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Daily Nebraskan

The university's student newspaper. Operated almost entirely by students and paid for mostly by advertising revenue in addition to student fees. Independent editorially from university administration.

Dairy Store

A part of the Food Industry Complex building and the food science and technology department on East Campus, the Dairy Store makes its own ice cream and cheeses for sale to the public.

Dalbey-Halleck Farm

A 1,140-acre university farm near Virginia (Neb.), used for beef cow-calf management research.

dash

There are two different types of dashes, a long dash (or ‘em’ dash —) and a short (‘en’ dash - ) as well as a hyphen (-). A long dash, sometimes referred by typographers as an ‘em’ dash — is punctuation intended to create an emphatic pause, an abrupt change of thought or an attribution. An en dash is not equal to a hyphen. When using a dash, a space should exist on both sides of the dash. Because dashes and other punctuation marks do not transfer uniformly in e-mail and electronic media, both dashes may need to be avoided. See the punctuation chapter in the AP Stylebook for more guidelines. A double hyphen (--) may be used in electronic media as a substitute for a long dash, and one hyphen will substitute for an en dash.

Never use a long dash when referring to the University of Nebraska-Lincoln.

The use of a hyphen in "the University of Nebraska-Lincoln," instead of an en dash, is acceptable in news releases, newspaper articles and other communication with media. The en dash is lost in electronic transmission, the standard method for communicating with media, while the hyphen transmits well. Most newspapers will not use the en dash.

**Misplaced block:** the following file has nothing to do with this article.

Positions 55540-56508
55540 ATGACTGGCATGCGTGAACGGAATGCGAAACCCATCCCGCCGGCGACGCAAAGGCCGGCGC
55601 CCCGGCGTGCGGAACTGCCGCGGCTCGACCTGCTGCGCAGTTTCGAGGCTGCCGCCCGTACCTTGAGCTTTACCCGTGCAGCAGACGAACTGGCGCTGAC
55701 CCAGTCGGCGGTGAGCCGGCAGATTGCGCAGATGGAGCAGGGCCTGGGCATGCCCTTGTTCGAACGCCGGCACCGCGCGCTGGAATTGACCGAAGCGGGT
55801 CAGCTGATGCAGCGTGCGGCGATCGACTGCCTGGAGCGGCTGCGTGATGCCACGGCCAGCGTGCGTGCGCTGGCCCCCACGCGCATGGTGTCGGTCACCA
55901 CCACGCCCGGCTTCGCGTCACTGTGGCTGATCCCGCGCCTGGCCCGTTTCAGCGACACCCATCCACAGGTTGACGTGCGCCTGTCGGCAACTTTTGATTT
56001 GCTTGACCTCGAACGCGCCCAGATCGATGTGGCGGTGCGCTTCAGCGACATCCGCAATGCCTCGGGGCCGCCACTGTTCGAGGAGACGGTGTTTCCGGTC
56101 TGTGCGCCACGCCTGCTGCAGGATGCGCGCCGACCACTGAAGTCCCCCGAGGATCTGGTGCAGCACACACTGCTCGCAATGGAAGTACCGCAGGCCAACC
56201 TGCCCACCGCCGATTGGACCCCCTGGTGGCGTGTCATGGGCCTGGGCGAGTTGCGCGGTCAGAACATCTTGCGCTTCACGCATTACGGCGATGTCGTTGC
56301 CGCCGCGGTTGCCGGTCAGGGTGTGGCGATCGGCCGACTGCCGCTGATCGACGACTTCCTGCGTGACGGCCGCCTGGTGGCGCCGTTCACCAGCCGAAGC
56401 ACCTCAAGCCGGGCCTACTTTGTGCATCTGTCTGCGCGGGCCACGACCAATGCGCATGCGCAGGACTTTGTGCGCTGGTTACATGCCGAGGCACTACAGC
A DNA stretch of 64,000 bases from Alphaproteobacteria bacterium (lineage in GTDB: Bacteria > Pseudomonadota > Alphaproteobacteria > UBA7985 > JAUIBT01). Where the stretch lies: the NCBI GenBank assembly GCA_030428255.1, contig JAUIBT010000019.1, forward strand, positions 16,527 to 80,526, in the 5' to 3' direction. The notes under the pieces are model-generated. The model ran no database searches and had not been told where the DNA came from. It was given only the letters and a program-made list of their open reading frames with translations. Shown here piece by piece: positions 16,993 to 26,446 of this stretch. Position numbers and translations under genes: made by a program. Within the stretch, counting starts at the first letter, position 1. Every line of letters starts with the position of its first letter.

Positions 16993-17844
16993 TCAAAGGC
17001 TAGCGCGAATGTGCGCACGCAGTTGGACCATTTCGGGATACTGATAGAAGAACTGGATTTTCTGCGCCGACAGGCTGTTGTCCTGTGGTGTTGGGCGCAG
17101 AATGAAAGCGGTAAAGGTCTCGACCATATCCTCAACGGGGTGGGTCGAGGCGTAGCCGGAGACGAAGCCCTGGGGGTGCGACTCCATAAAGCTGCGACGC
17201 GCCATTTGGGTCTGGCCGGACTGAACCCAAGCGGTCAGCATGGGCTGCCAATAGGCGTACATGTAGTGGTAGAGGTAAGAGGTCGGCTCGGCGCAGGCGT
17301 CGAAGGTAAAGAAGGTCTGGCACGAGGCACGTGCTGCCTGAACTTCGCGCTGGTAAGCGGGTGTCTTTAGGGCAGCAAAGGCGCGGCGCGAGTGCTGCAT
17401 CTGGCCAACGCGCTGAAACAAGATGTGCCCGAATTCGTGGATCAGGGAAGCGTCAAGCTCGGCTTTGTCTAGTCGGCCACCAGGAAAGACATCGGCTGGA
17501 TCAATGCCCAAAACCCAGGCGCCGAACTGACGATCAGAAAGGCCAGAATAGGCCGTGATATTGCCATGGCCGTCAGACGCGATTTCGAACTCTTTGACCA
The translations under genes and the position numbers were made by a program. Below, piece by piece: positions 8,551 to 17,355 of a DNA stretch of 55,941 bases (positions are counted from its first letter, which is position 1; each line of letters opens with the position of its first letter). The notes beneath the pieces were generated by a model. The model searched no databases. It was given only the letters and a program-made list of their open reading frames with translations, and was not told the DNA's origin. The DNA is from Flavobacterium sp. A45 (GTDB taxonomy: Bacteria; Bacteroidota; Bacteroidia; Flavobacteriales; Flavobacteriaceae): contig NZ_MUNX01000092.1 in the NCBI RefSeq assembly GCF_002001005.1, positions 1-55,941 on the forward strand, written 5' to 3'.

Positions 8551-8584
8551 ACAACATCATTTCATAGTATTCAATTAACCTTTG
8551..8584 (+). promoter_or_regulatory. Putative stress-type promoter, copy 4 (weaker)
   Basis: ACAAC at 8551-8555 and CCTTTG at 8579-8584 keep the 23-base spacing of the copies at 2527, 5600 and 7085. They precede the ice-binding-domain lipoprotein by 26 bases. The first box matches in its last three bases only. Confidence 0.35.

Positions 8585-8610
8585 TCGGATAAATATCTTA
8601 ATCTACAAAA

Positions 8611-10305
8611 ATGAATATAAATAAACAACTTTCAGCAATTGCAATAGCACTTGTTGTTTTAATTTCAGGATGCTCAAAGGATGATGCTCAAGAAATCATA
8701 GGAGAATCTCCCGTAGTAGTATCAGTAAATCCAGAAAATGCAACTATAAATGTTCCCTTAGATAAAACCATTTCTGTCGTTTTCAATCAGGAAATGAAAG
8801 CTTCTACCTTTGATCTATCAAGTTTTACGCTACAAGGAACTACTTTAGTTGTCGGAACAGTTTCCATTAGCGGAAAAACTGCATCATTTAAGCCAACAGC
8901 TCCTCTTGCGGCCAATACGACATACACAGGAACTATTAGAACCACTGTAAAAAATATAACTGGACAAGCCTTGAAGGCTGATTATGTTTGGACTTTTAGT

dateline

Refers to a common newspaper reporting practice where the name of the city where the story is originating appears at the beginning of the news story, typically in all caps:

LINCOLN, Neb. —

Or

Lincoln, Neb. —

 

(choose a style, upper or lowercase; be consistent)

Many newspapers continue to use the dateline style, as does Associated Press. News release writers may want to consider implementing a dateline-style approach to their news releases, placing a date of release or publication within the dateline so that the date of the story is prominent.

dates

An exception to AP style: Always give the exact date of an event to ensure clarity, especially in news releases. (A year is not necessary unless the intent is to archive, post on the Web or provide historic detail for an event.)

NOT: The event is Monday in the Nebraska Union.

BUT: The event is Sept. 23 in the Nebraska Union.

NOT: Dean Smith explained the technology behind the SAFER road wall during testing Monday at the airport.

BUT: Dean Smith explained the technology behind the SAFER road wall during testing April 24 at the airport.

NOT: Chancellor Perlman will give his State of the University address Sept. 12, 2005.

BUT: Chancellor Perlman, in his State of the University address in September 2005 said ...

As noted in AP Stylebook, abbreviate these months: Jan., Feb., Aug., Sept., Oct., Nov., Dec., but not: March, April, May, June, July. Do not abbreviate a month without a date.

If writing about a month and a year, do not place a comma after the month.

NOT: September, 2005

BUT: September 2005

Dead Week

Uppercase. The unofficial name for the traditional week before finals during fall and spring semesters when faculty should not give exams. Replaced by the Faculty Senate in 2005 with “15th Week Policy.” In light of the change of name, Dead Week should be referred to as the 15th Week Policy.

dean’s list/ deans’ list

Lowercase in all uses. Listing of students of high achievement distributed each semester.

All colleges are represented in the deans' list.

Individual colleges provide a dean’s list to the overall deans’ list.

Dentistry, College of

The official name of both the college and the building (on East Campus) housing the college. This college is located on the university campus, but it is run by UNMC.